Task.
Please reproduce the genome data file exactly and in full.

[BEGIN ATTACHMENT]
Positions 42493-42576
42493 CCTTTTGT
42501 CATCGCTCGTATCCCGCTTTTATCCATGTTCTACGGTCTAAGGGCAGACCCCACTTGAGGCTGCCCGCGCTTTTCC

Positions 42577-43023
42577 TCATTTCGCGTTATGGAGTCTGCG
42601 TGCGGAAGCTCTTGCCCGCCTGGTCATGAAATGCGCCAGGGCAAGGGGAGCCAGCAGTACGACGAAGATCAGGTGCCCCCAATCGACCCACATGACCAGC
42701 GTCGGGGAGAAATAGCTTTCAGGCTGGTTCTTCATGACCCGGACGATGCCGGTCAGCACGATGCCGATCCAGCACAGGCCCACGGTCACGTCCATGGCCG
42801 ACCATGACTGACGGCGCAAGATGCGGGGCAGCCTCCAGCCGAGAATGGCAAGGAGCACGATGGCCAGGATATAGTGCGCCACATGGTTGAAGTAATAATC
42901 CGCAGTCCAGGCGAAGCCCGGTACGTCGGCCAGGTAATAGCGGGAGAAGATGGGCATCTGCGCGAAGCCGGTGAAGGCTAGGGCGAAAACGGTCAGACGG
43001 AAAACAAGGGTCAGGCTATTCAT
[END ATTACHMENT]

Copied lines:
Positions 42493-42576
42493 CCTTTTGT
42501 CATCGCTCGTATCCCGCTTTTATCCATGTTCTACGGTCTAAGGGCAGACCCCACTTGAGGCTGCCCGCGCTTTTCC

Positions 42577-43023
42577 TCATTTCGCGTTATGGAGTCTGCG
42601 TGCGGAAGCTCTTGCCCGCCTGGTCATGAAATGCGCCAGGGCAAGGGGAGCCAGCAGTACGACGAAGATCAGGTGCCCCCAATCGACCCACATGACCAGC
42701 GTCGGGGAGAAATAGCTTTCAGGCTGGTTCTTCATGACCCGGACGATGCCGGTCAGCACGATGCCGATCCAGCACAGGCCCACGGTCACGTCCATGGCCG
42801 ACCATGACTGACGGCGCAAGATGCGGGGCAGCCTCCAGCCGAGAATGGCAAGGAGCACGATGGCCAGGATATAGTGCGCCACATGGTTGAAGTAATAATC
42901 CGCAGTCCAGGCGAAGCCCGGTACGTCGGCCAGGTAATAGCGGGAGAAGATGGGCATCTGCGCGAAGCCGGTGAAGGCTAGGGCGAAAACGGTCAGACGG
43001 AAAACAAGGGTCAGGCTATTCAT